And the Beat Goes On

I Met Him Through A Mutual Friend

It had always been my dream to attend a live taping of a Conan O’Brien show. I’ve been a fan of his beady eyes, Elvis-like pompadour, quirky but sweet personality and gangly limbs since I started catching episodes of Late Late Night With Conan O’Brien back in college. I was outraged for him when I found out how NBC and Jay Leno royally screwed him over and in support of one of our comedic heroes, KFK and I had gone to see Conan’s “Legally Prohibited From Being Funny on Television Tour” last month.

But the point of this post (besides putting in my two cents of how much I love Conan) is to talk about the enigmatic figure of comedy, Reggie Watts, who’s opening Conan’s shows. He was captivating ’til the end. From the moment he stepped foot on stage, I was confused, amused and thoroughly entertained.

High Wattage

First of all, there’s that giant ‘fro he has for a head. If anyone knows me and my weird fascination with questlove’s afro, you would understand. If there was anything to cure my ADD, it would be a giant afro-mobile hovering next to my desk at work.

Then, there were the accents. By the end of his time slot, he had done maybe about 5 or 6 different impersonations and I couldn’t figure out which one was really his!

Then there were the skillz. Ohhhh, the skillz! I got mad love for the skillz. The whole point of this post is to showcase the man’s skillz. As an artist, Watts demonstrates comedy from different lenses. Like Ill Doctrine, he combines spoken word, humor and music to comment on socially conscious issues and life in general. By confusing the audience with his appearance and impersonations, he draws us in, taking us on this literal journey of exploration and then coming to the point of each performance together.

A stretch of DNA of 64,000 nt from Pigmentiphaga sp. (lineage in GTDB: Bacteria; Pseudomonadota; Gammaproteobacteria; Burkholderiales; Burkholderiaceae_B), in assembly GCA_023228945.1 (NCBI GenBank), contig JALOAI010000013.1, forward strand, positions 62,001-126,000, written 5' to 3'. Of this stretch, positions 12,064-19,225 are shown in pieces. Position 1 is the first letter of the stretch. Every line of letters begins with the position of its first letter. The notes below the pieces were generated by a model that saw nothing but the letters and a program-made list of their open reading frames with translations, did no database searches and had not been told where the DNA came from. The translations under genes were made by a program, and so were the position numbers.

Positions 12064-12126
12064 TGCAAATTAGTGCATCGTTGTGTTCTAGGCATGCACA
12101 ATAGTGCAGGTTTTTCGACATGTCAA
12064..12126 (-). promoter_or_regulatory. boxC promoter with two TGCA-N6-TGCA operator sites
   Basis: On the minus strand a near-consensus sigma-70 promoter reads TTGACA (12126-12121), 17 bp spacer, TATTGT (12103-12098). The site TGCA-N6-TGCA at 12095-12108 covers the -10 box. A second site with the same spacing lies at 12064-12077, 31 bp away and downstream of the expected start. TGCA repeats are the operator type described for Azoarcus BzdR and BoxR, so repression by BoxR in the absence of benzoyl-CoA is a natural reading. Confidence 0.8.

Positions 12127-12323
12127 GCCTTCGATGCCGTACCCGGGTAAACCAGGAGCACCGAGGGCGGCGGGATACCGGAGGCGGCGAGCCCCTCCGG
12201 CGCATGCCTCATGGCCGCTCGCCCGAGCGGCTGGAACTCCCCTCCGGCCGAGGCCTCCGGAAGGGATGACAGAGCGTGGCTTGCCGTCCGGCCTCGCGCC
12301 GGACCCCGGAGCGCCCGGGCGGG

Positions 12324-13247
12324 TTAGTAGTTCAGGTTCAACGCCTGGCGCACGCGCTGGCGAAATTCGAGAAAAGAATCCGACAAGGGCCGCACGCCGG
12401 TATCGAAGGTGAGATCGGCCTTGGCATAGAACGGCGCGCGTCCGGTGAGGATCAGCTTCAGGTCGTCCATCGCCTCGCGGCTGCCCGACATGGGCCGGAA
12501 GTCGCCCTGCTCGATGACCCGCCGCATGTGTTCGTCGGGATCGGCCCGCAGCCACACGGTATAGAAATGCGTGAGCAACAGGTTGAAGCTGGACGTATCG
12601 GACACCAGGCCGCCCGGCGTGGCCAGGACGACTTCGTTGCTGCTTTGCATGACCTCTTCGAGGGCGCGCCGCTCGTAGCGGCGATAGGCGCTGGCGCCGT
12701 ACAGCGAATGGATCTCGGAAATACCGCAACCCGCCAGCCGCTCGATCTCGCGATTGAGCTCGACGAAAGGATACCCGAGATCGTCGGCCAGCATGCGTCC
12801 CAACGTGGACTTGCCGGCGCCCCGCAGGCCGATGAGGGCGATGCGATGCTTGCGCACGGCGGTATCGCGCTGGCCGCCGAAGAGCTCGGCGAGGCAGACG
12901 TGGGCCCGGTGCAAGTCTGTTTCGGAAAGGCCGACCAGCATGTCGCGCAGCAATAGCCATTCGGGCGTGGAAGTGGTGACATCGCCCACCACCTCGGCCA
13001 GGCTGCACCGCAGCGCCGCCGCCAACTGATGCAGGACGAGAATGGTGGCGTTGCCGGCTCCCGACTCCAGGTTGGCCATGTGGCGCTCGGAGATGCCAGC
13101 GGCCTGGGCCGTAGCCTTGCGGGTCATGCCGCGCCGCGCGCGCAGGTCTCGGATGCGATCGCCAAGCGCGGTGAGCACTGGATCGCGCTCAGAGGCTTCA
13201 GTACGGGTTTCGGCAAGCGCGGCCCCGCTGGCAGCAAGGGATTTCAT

An Emcee in Unlikely Places

In his opening show, Watts sang a lot of parodies. The clip below is like an actual music video commenting on the ridiculousness of hip-hop today from the excessive use of cuss words to the pervasive portrayals of women as objects to the fact that it’s all nonsense with a beat.

Like I said, the man got skillz. KFK made the sad observation that Watts’ flow is actually better than most mainstream rappers out there. Along with the belief that hip-hop is dead, there is the mourning of the emcee. They’re almost completely extinct in mainstream radio which might actually be a good thing. Keeping them confined to the underground/independent hip-hop realm might actually preserve their existence.

Anyway, I’m keeping an eye out for any tours Watts might be embarking upon after the Conan tour wraps up. More to be announced…!

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